Women experiencing homelessness are the hidden homeless. With the average age of death for women who are rough sleepers being 43 years of age (Quality Care Commission, Guidance for Providers December 2022) The numbers of females who are rough sleeping is reported to be lower than that of men. Women are also documented to experience higher rates of mental health issues; they are more likely to have experienced traumas including domestic abuse and self-harm than men and more research must be conducted to identify women experiencing homelessness and their experience.
For the first time ever a report evaluating female rough sleepers has been released, developing a new way of counting female rough sleepers and understanding why they are missed from traditional rough sleeping reports. The report named, Making women count: Designing and conducting a rough sleeping census for women in London by the Single Homelessness Project (SHP).
The report revealed that 85% of the respondents (out of the 154 women who took part in the census) reported having slept rough in the last 3 months, whilst 9.7% of respondents provided a response of 'other', which typically included reports of sofa surfing, staying in hostels, or with friends or relatives.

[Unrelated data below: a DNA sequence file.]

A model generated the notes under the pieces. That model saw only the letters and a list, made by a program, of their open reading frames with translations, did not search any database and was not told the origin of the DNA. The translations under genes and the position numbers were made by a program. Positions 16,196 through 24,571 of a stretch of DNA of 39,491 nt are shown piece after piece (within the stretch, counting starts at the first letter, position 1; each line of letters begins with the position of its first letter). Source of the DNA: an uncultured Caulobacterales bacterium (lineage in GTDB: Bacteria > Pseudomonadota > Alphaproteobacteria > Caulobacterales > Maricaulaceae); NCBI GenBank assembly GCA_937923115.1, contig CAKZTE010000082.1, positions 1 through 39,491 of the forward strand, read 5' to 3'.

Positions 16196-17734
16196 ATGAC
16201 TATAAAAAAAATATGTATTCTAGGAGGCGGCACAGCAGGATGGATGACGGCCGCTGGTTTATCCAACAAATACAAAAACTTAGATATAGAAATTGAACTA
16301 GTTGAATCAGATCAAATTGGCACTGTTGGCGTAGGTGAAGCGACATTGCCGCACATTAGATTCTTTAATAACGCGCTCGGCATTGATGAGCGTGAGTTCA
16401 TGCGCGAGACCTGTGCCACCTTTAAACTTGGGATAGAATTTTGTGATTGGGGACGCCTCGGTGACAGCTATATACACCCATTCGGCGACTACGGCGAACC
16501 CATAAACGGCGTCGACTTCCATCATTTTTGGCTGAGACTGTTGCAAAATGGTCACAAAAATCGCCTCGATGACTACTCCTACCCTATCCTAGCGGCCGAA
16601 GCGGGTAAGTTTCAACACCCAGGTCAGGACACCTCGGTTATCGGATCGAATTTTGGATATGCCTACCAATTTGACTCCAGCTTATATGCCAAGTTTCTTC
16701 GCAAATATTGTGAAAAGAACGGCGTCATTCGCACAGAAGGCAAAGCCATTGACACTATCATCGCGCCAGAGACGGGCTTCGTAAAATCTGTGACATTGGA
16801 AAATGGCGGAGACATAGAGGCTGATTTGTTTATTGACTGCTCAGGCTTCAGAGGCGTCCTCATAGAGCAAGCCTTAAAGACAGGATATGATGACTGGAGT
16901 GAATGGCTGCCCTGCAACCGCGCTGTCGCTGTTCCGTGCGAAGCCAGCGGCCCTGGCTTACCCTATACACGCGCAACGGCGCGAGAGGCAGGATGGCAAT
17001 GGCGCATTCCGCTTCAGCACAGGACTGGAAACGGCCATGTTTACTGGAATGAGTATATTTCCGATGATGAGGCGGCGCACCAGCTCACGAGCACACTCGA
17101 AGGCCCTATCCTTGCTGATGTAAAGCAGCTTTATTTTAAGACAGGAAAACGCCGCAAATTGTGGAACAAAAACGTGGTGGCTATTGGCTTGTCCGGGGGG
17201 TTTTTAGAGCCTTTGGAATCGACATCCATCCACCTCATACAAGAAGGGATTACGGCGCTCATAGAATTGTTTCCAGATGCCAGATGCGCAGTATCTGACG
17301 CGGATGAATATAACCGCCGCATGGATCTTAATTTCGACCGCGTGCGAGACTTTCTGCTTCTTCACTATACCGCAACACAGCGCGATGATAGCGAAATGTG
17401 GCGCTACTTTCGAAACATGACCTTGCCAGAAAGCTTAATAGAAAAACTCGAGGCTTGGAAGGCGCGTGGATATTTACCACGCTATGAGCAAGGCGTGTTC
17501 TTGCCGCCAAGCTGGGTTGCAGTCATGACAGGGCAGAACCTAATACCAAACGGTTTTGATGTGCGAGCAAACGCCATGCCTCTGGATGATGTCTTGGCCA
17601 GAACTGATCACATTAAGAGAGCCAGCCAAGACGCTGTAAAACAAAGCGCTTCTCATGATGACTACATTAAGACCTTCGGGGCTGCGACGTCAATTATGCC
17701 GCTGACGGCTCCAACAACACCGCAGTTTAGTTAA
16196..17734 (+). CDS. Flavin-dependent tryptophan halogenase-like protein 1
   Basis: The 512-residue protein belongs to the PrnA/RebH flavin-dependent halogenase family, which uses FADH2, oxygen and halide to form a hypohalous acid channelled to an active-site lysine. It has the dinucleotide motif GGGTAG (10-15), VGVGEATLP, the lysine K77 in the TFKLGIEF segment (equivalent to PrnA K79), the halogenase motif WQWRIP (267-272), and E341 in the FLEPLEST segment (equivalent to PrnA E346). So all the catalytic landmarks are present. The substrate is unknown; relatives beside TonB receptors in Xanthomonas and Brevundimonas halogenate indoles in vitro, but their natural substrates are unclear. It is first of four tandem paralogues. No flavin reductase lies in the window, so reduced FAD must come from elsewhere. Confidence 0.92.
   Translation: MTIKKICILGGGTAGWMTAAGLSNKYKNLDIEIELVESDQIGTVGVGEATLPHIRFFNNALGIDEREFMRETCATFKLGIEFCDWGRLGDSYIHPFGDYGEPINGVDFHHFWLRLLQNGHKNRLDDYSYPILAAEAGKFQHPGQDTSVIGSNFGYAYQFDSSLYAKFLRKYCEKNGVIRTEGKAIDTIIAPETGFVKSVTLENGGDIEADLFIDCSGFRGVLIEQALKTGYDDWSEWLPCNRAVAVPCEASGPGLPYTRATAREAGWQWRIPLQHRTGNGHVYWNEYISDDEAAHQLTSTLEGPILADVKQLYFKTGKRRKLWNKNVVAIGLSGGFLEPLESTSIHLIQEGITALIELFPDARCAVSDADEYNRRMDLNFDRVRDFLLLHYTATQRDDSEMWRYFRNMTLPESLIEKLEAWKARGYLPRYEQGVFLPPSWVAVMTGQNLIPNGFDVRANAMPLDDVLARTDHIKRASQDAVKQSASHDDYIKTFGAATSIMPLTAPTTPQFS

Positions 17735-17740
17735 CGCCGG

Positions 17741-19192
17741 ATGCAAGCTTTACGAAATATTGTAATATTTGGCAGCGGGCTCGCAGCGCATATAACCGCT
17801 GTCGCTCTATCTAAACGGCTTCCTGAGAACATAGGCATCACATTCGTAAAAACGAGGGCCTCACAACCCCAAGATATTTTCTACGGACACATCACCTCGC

Women's experiences of homelessness can differ from men's because the places they sleep rough may not always be visible directly on the streets.
This research was able to discover that, 53.9% of women reported having spent the previous night either on the street, rough sleeping elsewhere, or in a bus or train station. And 46% of the respondents reported that the night before the census they stayed in places such as hostels, emergency accommodation, or with friends or relatives. This suggests that some women are oscillating between periods of rough sleeping interspersed with staying in a variety of other places. Sadly, the most common reason for this is because Women often don’t feel safe in mixed hostels or are known to experience high levels of domestic and sexual violence and will sometimes flee certain types of accommodation, only to continue to be at risk of harm on the street or in public places.
This could impact the likelihood of women being seen, counted, and verified by outreach teams and their ability to be eligible for support.
Further key findings revealed that only 7% of the respondents reported accessing domestic or sexual violence services, 20% accessed the job centre and a further 14% of respondents reported not accessing any services at all. These statistics indicate that there is more work to do to engage and support women who sleep rough more frequently who might require these types of services.
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So, the next time you're looking for a cup of coffee, choose Change Please Coffee and fuel the change!